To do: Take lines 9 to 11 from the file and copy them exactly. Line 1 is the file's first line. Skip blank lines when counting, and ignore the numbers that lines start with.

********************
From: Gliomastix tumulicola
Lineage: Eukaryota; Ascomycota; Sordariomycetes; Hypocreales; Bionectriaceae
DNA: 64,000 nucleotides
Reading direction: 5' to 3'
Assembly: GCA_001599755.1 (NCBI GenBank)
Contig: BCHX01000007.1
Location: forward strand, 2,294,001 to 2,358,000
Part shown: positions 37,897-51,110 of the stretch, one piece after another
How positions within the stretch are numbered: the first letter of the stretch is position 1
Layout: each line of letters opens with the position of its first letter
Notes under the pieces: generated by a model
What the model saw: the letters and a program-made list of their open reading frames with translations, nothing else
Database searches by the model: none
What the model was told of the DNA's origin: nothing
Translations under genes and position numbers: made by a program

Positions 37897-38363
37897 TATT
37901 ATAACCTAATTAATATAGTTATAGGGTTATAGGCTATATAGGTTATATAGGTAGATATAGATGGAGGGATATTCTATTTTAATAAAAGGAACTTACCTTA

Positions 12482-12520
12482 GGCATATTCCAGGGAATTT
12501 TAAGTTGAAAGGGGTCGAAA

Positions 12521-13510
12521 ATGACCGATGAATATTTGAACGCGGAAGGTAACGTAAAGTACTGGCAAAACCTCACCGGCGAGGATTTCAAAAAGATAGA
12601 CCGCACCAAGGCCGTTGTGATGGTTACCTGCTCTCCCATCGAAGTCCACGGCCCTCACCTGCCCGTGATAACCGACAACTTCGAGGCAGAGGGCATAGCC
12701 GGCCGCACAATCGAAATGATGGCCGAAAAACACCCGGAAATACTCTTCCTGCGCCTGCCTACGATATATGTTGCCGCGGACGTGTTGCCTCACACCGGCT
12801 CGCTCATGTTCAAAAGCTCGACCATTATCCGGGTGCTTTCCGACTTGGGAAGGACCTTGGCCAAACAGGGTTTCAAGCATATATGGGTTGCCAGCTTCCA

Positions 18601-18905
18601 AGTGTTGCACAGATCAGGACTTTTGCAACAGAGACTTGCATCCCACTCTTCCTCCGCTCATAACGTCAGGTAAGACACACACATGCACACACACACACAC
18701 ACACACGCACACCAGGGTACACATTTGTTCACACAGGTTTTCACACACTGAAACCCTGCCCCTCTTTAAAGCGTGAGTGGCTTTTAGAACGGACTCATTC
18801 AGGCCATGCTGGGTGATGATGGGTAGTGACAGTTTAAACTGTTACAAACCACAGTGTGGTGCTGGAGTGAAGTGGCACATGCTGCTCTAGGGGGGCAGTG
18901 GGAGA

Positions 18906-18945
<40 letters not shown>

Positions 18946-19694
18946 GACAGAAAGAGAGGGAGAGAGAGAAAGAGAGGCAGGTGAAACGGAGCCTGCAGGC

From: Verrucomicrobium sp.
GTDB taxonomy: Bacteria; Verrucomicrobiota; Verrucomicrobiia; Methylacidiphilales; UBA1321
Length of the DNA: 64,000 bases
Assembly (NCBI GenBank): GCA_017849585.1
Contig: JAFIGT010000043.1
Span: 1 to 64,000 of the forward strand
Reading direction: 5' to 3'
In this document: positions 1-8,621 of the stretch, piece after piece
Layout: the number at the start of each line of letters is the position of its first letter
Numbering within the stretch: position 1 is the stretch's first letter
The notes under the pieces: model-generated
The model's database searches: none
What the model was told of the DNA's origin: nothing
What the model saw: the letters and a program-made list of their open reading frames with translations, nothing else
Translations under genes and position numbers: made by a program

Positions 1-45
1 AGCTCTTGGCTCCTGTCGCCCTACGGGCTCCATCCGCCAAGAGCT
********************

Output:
How positions within the stretch are numbered: the first letter of the stretch is position 1
Layout: each line of letters opens with the position of its first letter
Notes under the pieces: generated by a model